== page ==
The daily business briefing: October 4, 2016

Chicago pulls $25 million from Wells Fargo, the British pound falls to a 31-year low, and more

The British pound in paper and coins
(Image credit: PAUL ELLIS/AFP/Getty Images)

1. Chicago yanks $25 million from Wells Fargo over sales scandal

The city of Chicago on Monday said it would divest $25 million it has invested with Wells Fargo & Co. due to the bank's sales scandal. Wells Fargo has admitted that its workers, many hoping to meet sales targets, opened two million bank and credit card accounts without customers' knowledge. The office of Chicago Treasurer Kurt Summers, which manages the city's $7 billion investment portfolio, said in a statement that the city would "unwind these assets as expeditious as possible in a fashion that is prudent and will protect taxpayer money." Illinois state officials already have yanked bond business from Wells Fargo. A spokesman for the bank said it was "very sorry" and working to "rebuild the city's trust."


2. British pound falls to three decade low on Brexit concerns

Britain's pound fell to a 31-year low against the dollar on Tuesday as fresh Brexit concerns bubbled up, and the dollar gained ground on renewed expectations of an interest rate hike. The pound traded as low as $1.2737, down from $1.2858 late Monday in New York, falling after Prime Minister Theresa May indicated her government will focus on sovereignty and immigration in negotiations to leave the European Union, suggesting it will leave the E.U.'s single market. "It is now abundantly clear that access to the single market is not on Theresa May's list of top priorities and the market is realizing that," said UniCredit's Global head of FX strategy, Vasileios Gkionakis.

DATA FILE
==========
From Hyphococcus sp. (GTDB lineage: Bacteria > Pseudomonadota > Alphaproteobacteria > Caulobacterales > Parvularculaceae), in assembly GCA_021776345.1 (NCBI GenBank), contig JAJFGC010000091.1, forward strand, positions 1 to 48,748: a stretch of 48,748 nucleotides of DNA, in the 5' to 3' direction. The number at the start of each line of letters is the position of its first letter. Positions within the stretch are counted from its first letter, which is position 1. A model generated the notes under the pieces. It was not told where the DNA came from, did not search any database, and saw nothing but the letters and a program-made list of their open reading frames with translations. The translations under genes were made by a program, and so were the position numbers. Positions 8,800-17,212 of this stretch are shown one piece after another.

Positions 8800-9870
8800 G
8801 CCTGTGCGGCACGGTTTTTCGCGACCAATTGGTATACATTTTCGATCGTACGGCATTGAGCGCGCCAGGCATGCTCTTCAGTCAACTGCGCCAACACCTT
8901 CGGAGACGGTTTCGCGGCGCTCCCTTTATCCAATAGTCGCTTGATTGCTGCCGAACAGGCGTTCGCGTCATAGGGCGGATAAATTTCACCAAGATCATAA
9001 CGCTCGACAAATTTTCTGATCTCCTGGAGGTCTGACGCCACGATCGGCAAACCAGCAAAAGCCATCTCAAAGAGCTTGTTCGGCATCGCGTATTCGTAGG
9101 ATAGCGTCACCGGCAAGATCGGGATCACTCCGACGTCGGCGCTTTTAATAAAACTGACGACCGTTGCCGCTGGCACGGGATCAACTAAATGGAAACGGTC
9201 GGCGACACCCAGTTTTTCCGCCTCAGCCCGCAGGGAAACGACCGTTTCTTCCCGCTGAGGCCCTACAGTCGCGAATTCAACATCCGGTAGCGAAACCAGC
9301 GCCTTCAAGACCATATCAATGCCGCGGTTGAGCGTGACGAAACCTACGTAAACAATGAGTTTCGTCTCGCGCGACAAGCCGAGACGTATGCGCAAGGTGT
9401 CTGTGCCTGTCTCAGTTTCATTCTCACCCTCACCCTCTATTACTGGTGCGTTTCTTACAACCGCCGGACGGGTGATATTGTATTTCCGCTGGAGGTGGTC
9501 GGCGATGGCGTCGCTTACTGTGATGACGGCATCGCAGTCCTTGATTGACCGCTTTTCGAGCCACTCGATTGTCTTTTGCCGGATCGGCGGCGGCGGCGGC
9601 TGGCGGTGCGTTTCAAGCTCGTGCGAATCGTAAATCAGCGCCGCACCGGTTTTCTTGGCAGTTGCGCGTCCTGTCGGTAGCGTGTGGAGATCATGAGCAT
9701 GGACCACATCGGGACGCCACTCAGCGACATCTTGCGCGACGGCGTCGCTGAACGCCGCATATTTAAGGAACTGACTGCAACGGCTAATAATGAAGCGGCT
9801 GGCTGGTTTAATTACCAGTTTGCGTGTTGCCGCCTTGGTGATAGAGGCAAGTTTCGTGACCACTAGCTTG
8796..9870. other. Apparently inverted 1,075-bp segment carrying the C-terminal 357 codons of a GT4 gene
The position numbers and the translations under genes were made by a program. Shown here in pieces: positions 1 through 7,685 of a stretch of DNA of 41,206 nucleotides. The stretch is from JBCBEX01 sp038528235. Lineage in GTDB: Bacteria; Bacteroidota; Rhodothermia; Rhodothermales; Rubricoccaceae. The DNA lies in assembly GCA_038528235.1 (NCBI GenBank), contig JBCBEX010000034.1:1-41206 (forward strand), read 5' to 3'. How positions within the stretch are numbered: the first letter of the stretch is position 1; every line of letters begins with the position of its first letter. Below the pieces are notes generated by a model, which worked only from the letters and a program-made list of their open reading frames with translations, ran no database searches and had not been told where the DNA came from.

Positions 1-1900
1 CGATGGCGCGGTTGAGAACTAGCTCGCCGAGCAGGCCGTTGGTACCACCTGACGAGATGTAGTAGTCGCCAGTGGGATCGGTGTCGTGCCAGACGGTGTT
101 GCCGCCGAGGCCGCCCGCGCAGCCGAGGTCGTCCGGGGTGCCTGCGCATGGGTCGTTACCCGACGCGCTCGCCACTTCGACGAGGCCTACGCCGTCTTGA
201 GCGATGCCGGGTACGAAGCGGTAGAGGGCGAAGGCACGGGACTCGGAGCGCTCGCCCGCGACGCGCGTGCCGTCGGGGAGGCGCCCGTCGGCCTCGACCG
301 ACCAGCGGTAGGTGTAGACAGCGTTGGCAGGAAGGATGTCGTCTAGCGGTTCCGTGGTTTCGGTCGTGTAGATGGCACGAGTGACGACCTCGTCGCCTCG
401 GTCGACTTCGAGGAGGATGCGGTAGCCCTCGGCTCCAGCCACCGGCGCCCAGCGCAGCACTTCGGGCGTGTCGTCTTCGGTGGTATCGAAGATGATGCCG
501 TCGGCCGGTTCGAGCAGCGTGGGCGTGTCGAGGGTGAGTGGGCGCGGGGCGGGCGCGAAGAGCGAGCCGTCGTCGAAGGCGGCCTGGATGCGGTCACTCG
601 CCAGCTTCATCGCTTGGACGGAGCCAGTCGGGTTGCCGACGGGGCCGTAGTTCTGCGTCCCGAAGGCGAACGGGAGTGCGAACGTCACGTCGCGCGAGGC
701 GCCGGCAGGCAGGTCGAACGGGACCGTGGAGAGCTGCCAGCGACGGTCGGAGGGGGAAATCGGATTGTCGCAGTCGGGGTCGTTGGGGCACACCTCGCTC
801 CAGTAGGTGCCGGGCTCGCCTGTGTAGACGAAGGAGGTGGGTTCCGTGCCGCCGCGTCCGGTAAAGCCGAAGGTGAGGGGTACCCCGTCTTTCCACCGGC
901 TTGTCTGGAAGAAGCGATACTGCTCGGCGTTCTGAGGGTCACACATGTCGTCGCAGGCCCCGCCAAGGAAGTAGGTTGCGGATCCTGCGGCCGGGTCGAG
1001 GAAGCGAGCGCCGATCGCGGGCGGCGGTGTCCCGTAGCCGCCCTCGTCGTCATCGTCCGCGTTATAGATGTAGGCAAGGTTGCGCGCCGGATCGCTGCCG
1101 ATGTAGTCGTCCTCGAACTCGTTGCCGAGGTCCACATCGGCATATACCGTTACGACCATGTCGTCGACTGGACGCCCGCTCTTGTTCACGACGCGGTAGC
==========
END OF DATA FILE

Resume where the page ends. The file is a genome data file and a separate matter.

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Reuters MarketWatch

3. New York orders the Trump Foundation to stop fundraising

The office of New York Attorney General Eric Schneiderman (D) has told Donald Trump that his charitable foundation is violating state law, and ordered the foundation to stop soliciting donations immediately because it lacks proper state certification. James Sheehan, head of the attorney general's charities bureau, said the violation notice went out on Friday. Trump, the Republican presidential nominee, started the Donald J. Trump Foundation to distribute proceeds from the sales of his book, The Art of the Deal, but since 2008 it has been funded by outside donations. By failing to get certified, it avoided rigorous outside audits the state requires for large charities.

The Washington Post

4. U.S. factory output picks up

U.S. factories increased their activity in September, recovering from a one-month contraction in August, the Institute for Supply Management said on Monday. The ISM's index of national factory activity rose to 51.5 from 49.4 in August, beating analysts' expectations. Anything above 50 indicates expansion in factory output, which was a weak spot for the economy early this year. "This is a relief," said Ian Shepherdson, an economist at Pantheon Macroeconomics.


5. Bass Pro Shops reaches deal to buy Cabela's

Bass Pro Shops has reached a deal to acquire rival Cabela's for $4.5 billion in cash, the two companies said Monday. Cabela's has long been concentrated in the West, and Bass Pro Shops in the East. The merger will create a national chain with more than 180 stores and a 20 percent share of the $50 billion market for hunting, camping, and fishing gear. The deal comes following recent cost-cutting and restructuring by Cabela's, which has seen its sales lag partly due to competition from online competitors and general retailers, such as Walmart.

The Wall Street Journal USA Today

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Harold Maass

Harold Maass is a contributing editor at He has been writing for The Week since the 2001 launch of the U.S. print edition. Harold has worked for a variety of news outlets, including The Miami Herald, Fox News, and ABC News. For several years, he wrote a daily round-up of financial news for The Week and Yahoo Finance. He lives in North Carolina with his wife and two sons.